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Ocasio-Cortez: 'In any other country Joe Biden and I would not be in the same party'

Ocasio-Cortez: 'In any other country Joe Biden and I would not be in the same party'
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Rep. Alexandria Ocasio-CortezAlexandria Ocasio-Cortez'Drink water and don't be racist': Ocasio-Cortez gives Republicans upset over Vanity Fair outfit 'pointers' on how to look better OVERNIGHT ENERGY: Trump strips protections for Tongass forest, opening it to logging | Interior 'propaganda' video and tweets may violate ethics laws, experts say | Democrats see Green New Deal yielding gains despite GOP attacks Ocasio-Cortez says she doesn't plan on 'staying in the House forever' MORE (D-N.Y.) has highlighted the ideological differences between herself and former Vice President Joe BidenJoe BidenHarris to travel to Texas Friday after polls show tie between Trump, Biden Florida heat sends a dozen Trump rally attendees to hospital Harris more often the target of online misinformation than Pence: report MORE, telling New York magazine that she and the presidential candidate would not be members of the same political party in other countries.

“In any other country, Joe Biden and I would not be in the same party, but in America, we are,” Ocasio-Cortez told the publication in a profile piece on her published on Monday.

She added that she thought the Democratic Party is overly deferent to its most conservative members.

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“For so long, when I first got in, people were like, ‘Oh, are you going to basically be a tea party of the left?’ And what people don’t realize is that there is a tea party of the left, but it’s on the right edges, the most conservative parts of the Democratic Party,” she said.

“So the Democratic Party has a role to play in this problem, and it’s like we’re not allowed to talk about it. We’re not allowed to talk about anything wrong the Democratic Party does,” she added.

The New York representative also said she believed the Congressional Progressive Caucus should abandon its practice of not requiring applications, unlike other caucuses within the party. 

“They let anybody who the cat dragged in call themselves a progressive. There’s no standard,” she told the publication.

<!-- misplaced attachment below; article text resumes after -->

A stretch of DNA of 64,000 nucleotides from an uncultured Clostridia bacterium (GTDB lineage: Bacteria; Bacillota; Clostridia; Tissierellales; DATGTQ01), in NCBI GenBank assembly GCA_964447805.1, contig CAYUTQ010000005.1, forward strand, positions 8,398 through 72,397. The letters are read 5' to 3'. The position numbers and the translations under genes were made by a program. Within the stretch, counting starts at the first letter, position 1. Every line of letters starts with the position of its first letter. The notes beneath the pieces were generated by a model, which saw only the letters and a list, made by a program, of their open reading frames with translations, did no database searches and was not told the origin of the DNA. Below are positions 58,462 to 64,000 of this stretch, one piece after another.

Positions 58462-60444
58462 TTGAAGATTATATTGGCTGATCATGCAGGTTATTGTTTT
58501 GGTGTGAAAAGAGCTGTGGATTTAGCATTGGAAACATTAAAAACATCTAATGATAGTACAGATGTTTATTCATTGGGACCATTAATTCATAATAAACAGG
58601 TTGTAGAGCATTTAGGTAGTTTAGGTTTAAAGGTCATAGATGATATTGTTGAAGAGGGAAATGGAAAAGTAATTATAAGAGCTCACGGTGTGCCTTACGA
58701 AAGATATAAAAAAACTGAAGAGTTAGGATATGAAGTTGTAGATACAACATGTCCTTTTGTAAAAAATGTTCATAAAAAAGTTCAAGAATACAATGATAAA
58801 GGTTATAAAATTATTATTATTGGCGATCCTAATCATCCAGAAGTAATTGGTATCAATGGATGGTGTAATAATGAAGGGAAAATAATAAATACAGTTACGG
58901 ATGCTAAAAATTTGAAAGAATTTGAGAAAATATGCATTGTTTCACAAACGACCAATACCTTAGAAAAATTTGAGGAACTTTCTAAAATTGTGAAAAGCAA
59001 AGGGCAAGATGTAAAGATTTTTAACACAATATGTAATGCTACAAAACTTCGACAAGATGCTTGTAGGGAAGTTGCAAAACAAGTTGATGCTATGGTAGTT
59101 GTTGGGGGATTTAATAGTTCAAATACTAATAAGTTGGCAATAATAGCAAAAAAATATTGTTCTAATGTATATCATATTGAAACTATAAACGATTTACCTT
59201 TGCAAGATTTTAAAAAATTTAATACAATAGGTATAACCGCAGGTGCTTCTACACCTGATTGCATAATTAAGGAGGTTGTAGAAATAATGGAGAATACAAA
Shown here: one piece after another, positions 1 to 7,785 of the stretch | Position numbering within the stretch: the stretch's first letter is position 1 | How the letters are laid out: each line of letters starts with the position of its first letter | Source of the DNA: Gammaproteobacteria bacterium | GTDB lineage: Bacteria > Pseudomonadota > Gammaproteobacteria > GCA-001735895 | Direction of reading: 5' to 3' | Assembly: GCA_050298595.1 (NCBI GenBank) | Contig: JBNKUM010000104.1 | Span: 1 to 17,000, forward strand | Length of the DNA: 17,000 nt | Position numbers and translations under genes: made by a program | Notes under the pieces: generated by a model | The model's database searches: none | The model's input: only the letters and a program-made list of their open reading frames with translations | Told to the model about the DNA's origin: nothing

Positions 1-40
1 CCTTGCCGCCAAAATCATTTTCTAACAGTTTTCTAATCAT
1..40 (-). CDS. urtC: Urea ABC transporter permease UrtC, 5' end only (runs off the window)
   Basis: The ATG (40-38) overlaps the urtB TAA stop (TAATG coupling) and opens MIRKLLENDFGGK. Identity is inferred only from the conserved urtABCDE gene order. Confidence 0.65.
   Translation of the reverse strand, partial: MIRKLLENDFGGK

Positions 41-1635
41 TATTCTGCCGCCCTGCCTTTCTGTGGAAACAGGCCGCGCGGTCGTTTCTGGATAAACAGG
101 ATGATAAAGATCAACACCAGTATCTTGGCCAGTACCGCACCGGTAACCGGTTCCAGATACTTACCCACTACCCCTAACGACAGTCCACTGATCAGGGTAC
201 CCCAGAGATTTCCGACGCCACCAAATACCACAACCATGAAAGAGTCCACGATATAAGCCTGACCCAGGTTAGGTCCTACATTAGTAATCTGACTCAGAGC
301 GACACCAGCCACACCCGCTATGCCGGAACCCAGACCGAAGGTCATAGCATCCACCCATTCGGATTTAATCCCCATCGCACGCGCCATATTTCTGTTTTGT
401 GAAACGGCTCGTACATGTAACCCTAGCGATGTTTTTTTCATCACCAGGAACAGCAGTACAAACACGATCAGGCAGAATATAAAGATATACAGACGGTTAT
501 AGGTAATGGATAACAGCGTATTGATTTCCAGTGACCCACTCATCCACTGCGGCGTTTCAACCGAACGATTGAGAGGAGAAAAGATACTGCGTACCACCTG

Ocasio-Cortez, who has joined fellow progressive freshman Reps. Rashida TlaibRashida Harbi TlaibProgressive lawmakers call for United Nations probe into DHS 'human rights abuses' Ocasio-Cortez hits Trump for 'disrespect' over calling her AOC during debates Ocasio-Cortez draws hundreds of thousands of viewers on Twitch livestream MORE (D-Mich.) and Ilhan OmarIlhan OmarOcasio-Cortez: Republicans don't believe Democrats 'have the stones to play hardball' Progressive lawmakers call for United Nations probe into DHS 'human rights abuses' Ocasio-Cortez hits Trump for 'disrespect' over calling her AOC during debates MORE (D-Minn.) in endorsing Sen. Bernie SandersBernie SandersThe Hill's 12:30 Report - Presented by Facebook - Election night could be a bit messy The Hill's Morning Report - Sponsored by Facebook - Trump, Biden blitz battleground states Oct. 29: Where Trump and Biden will be campaigning MORE (I-Vt.) in his bid for the Democratic nomination for president, has previously expressed doubts about Biden’s viability as a candidate in the general election.

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"If you pick the perfect candidate like Joe Biden to win that guy in the diner, the cost will make you lose because you will depress turnout as well,” she told Vogue in June. “And that’s exactly what happened to 2016. We picked the logically fitting candidate, but that candidate did not inspire the turnout that we needed.”

Biden, meanwhile, said in December that Ocasio-Cortez, who triumphed in a 2018 primary over longtime incumbent Rep. Joseph Crowley (D-N.Y.), was not an accurate measure of the direction of the party.

"You all thought that what happened was the party moved extremely to the left after Hillary. AOC was a new party, She's a bright, wonderful person. But where's the party?" Biden said in a December interview with Axios's Mike Allen.